With DRS scheduled to be introduced in Scotland in 2022 with England, Wales and Northern Ireland following by late 2024, the ACS (The Association of Convenience Stores) is rightly worried for its members over both the complexity and workability of the scheme for smaller retailers.
ACS chief executive, James Lowman, said: “Local shops have an important role to play in the introduction of a deposit return scheme, which can be successful in driving recycling rates if it is introduced without adversely impacting retailers. For a scheme to be sustainable and supported by retailers, the handling fee must be fair and tailored to the size and operational requirements of the store, resulting in the scheme being cost-neutral for retailers that take part.”
The ACS has set out the details of how it thinks a deposit return scheme (DRS) should be introduced in England, Wales and Northern Ireland to ensure that it is workable for local shops and does not leave them out of pocket. As part of its proposal it has called for the introduction of the following measures as part of the design of the scheme:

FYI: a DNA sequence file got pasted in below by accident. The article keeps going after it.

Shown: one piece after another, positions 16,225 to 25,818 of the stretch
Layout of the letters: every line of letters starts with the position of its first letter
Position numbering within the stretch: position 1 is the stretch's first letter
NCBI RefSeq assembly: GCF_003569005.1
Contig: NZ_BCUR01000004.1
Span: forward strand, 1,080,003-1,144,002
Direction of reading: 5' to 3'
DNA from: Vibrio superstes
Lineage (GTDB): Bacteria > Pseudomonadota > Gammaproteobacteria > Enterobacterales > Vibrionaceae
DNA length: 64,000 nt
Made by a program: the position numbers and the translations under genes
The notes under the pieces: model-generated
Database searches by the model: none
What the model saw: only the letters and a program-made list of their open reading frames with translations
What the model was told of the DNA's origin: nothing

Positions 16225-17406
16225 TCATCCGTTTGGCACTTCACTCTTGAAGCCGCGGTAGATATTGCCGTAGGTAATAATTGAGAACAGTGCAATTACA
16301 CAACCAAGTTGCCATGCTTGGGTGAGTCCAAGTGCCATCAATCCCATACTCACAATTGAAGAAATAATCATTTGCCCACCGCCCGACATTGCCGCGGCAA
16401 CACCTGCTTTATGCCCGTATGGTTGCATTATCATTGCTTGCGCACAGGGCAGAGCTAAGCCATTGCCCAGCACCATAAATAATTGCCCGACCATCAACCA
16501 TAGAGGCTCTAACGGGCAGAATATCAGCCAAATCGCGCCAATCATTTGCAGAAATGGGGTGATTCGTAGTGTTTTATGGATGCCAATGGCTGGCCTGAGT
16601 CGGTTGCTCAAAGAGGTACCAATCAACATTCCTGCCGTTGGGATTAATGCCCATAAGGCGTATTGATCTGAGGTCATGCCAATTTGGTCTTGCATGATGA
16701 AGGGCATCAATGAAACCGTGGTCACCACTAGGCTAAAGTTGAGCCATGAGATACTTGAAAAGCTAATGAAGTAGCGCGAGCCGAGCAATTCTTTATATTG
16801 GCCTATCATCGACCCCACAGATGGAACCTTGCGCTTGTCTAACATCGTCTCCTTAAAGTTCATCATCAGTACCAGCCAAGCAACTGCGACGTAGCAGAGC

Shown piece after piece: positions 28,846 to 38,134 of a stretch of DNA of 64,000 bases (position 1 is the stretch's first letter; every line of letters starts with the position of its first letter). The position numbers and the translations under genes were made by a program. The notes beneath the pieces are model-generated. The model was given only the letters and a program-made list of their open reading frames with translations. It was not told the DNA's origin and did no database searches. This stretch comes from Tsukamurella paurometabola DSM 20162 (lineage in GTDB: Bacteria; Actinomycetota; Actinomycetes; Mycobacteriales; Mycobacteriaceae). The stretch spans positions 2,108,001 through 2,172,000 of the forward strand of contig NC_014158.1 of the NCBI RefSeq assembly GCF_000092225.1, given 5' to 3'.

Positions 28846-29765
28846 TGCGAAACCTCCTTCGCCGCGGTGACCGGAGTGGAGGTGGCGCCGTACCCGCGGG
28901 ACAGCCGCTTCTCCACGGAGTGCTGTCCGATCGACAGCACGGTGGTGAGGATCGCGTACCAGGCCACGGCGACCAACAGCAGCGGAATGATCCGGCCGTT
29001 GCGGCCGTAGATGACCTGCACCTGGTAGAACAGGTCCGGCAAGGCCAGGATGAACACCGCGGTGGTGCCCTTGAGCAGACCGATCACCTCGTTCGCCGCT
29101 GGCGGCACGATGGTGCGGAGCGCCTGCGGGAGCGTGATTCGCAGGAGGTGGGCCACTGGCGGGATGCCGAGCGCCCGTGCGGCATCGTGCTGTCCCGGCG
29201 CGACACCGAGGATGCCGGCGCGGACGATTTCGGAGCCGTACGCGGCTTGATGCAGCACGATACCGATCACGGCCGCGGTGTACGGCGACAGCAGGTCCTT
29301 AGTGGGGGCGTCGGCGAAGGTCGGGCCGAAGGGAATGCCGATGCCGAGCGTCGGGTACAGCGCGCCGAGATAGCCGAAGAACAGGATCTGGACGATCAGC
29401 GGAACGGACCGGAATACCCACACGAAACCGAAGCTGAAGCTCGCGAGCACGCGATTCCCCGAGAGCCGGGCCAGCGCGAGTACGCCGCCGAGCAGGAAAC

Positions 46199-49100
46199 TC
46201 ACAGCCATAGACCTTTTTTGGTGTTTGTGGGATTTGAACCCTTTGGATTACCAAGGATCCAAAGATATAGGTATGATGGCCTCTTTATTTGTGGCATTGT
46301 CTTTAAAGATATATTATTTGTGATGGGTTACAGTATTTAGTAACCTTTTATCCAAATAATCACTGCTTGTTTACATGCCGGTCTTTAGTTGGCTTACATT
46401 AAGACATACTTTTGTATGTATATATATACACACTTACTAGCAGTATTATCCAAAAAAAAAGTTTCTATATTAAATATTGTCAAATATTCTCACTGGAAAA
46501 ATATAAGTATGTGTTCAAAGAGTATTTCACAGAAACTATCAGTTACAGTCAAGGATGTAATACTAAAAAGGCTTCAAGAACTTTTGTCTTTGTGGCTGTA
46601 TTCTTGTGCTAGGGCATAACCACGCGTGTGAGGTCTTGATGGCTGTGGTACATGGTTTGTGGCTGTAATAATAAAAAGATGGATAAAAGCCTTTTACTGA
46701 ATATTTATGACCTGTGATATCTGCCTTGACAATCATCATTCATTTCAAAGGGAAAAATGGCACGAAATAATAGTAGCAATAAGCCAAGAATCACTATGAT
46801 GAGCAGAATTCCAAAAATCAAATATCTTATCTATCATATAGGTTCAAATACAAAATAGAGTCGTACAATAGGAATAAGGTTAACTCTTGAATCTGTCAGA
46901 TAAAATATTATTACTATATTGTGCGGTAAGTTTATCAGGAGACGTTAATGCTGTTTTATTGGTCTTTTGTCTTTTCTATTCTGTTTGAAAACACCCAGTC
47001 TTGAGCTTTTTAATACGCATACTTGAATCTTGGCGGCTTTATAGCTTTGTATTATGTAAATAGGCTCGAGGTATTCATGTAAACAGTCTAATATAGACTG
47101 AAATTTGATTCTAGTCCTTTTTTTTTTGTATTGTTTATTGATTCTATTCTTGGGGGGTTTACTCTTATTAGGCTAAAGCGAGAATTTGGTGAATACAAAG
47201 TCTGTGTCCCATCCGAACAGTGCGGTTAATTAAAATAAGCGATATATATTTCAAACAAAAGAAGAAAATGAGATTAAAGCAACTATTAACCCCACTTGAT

- Schemes across the UK should align as closely as possible to avoid the possibility of fraud and confusion from customers.
- A strategically mapped set of return points, as opposed to forcing every location that sells drinks to also take back containers.
- Where small stores have limited sales and storage space, they should be able to apply for an exemption from DRS.
- For hygiene and safety reasons, no retailer should be forced to take back containers manually.
- The scheme should be cost neutral for retailers through fair setting of the handling fee.
- Glass should not be included within the scope of the scheme.